Major careers crumble and new careers are born
because everything becomes not so much about the face any more,
but instead about the voice and if you were Eileen Percy and you were
so used to being associated with non-Irish roles,
this voice, her voice, just simply didn't register with audiences.
None of Eileen's famous friends could help her.
She appeared in just five more films.
But tonight, for the people of Vernon Street,
we've brought Eileen home in this special premiere.
Are we ready to meet Eileen Percy?
-So is he a goodie or a baddie?
-He's a bad one.
-He's a baddie, is he?
-The Man From Painted Post is one of Eileen's best films.
Here, she plays to perfection the role that catapulted her
into the big time, the love interest of Douglas Fairbanks.
Eileen died in Beverly Hills in 1973.
But here, below the Belfast hills,
the girl from Vernon Street is once again making a name for herself.
Ah, poor Eileen, thwarted by the talkies.
Hopefully the locals will take her into their hearts now.
We're just outside Belfast in the Tudor Cinema in Comber.
It is a true labour of love.
It's taken twins Roy and Noel Spence over 30 years to build.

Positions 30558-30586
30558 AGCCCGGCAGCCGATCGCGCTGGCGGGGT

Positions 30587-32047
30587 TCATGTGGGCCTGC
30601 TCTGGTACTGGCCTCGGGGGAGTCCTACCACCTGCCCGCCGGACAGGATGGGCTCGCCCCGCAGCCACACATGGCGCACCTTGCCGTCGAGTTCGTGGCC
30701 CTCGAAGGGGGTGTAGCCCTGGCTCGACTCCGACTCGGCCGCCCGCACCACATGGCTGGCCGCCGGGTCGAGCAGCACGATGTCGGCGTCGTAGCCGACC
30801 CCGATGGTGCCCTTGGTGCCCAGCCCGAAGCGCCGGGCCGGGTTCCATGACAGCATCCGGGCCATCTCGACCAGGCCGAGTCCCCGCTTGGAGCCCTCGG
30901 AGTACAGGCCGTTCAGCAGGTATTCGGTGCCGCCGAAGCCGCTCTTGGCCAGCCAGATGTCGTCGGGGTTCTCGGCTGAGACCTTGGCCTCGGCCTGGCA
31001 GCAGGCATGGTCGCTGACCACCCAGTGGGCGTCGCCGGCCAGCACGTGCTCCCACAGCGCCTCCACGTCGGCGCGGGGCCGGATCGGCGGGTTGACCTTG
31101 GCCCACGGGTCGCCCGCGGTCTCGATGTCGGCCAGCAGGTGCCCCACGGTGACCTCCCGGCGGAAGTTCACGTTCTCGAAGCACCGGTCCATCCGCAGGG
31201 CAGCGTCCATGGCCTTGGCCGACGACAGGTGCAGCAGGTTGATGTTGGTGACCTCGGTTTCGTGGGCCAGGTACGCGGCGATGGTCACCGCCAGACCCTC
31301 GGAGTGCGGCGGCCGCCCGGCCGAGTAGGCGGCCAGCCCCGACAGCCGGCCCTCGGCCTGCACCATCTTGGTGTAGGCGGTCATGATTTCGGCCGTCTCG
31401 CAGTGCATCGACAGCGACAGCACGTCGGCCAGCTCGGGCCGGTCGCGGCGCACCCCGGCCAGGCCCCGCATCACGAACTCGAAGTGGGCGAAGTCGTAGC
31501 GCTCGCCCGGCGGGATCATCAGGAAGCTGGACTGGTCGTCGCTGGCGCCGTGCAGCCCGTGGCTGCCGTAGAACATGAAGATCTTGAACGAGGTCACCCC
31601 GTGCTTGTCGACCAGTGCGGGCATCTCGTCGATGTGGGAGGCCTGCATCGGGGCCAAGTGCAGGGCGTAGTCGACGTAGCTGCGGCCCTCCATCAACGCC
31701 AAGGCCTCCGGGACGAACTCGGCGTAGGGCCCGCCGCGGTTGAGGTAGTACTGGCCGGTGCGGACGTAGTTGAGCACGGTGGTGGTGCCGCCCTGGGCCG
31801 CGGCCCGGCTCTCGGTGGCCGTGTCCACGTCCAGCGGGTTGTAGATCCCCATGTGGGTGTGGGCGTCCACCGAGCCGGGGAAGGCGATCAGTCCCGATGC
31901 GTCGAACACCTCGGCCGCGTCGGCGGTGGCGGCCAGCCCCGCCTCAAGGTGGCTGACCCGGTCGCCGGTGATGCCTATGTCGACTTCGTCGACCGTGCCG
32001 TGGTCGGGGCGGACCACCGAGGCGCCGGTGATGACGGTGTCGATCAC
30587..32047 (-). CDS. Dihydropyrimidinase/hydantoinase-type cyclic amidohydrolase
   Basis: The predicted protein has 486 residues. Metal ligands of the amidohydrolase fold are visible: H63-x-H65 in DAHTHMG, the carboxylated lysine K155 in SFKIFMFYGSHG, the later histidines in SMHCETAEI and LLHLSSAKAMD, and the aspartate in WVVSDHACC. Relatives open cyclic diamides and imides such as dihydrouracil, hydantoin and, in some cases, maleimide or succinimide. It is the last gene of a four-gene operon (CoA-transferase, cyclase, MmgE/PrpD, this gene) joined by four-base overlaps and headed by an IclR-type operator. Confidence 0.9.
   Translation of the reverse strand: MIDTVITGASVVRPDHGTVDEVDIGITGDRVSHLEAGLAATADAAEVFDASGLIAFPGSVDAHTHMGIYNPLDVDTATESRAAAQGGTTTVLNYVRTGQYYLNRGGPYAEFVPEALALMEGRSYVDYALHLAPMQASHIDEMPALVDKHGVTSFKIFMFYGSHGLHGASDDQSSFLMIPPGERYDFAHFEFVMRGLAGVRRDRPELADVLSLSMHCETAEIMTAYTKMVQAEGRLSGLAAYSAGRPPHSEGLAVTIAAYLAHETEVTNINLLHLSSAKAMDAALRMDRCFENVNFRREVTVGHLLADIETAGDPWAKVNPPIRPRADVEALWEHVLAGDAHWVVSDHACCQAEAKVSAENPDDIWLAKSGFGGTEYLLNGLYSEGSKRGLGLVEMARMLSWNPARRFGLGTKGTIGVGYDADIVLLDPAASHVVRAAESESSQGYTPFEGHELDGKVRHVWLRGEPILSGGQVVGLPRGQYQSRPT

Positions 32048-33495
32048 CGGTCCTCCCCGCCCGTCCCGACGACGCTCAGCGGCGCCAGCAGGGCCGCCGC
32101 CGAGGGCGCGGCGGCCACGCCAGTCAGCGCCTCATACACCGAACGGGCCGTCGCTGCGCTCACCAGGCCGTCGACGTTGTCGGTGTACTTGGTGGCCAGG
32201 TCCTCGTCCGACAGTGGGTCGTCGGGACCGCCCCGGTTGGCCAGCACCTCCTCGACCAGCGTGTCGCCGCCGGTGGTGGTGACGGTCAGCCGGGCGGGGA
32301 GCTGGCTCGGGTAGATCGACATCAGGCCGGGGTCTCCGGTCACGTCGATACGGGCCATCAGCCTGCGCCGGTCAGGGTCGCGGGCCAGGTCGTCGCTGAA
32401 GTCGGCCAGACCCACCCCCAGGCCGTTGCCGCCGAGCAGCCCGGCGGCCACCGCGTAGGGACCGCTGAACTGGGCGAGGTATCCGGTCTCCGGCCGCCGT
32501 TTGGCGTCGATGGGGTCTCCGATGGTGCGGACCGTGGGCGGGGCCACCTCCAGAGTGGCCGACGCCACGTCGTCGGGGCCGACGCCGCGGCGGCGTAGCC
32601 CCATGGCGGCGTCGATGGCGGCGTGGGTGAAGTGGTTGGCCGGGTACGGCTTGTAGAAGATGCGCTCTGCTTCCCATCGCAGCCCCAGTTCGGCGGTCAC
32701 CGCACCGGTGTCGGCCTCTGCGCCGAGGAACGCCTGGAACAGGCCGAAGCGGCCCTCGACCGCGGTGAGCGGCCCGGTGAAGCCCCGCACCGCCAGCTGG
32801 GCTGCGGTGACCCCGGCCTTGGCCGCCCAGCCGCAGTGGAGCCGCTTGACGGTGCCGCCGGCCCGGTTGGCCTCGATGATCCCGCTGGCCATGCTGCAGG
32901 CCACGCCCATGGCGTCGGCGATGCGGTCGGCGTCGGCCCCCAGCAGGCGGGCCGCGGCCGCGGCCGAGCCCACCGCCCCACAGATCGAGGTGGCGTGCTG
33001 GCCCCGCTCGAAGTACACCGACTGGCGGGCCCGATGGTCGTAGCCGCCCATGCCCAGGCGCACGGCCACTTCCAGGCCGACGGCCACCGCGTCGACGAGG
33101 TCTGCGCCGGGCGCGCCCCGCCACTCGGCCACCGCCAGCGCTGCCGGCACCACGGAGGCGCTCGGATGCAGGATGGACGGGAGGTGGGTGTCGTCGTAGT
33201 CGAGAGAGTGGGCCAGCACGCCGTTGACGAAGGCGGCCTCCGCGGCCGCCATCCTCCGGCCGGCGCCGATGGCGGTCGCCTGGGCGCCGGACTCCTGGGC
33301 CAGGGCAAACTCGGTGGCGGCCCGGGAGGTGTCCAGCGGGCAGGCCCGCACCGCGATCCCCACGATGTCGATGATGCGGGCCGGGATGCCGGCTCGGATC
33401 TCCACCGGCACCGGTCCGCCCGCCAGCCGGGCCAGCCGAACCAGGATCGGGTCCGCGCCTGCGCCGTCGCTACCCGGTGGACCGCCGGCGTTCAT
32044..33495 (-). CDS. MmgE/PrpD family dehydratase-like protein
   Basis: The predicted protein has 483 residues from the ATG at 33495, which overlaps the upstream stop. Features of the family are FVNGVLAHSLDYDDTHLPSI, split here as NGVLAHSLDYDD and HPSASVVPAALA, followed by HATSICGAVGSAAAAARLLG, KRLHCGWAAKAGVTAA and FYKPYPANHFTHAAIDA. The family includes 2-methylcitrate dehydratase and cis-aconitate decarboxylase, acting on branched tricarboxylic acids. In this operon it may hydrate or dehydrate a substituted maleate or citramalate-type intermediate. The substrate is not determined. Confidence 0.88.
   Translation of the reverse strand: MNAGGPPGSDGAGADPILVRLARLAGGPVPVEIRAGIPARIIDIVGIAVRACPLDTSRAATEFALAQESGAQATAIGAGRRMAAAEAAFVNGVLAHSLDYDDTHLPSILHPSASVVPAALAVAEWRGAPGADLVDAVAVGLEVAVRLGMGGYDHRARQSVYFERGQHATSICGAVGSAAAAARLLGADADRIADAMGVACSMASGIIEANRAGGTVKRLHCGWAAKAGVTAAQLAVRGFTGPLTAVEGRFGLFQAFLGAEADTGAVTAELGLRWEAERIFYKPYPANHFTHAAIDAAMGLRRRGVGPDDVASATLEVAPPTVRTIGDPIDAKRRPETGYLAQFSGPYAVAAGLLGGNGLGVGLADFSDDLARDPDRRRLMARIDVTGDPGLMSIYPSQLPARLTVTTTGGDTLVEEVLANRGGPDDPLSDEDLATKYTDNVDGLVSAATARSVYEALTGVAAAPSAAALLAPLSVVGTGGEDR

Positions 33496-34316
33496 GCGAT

And we're here with Noel now.
This is the last thing I'd expect to find in the middle
of the countryside. How did it come about?
It was originally, about 40 years ago, a hen house.
When I moved into the country here I saw the hen house
and said that has to be a cinema.
I started to work on it and adapt it
and expand it and it evolved over the decades.
I kept on adding bits. Some of them unnecessary, but I couldn't resist.
-Couldn't resist improvements.
-And where did you get the bits from?
From closed cinemas.
A lot of cinemas closed in Belfast in the '60s and '70s,
during the Troubles.
You know, and I was like a scavenger.
I was round picking up fittings.
So you just went in?
Well, just asked for them.
They were going to be skipped, they were going to be dumped,
so I got them and preserved them.
It's nice to know that they are being maintained.
Gives this place some real history.
It does, yeah, all the fittings, are not repro stuff,
they are all originals which is nice
and I know exactly where each one came from.
And who actually comes here and watches films?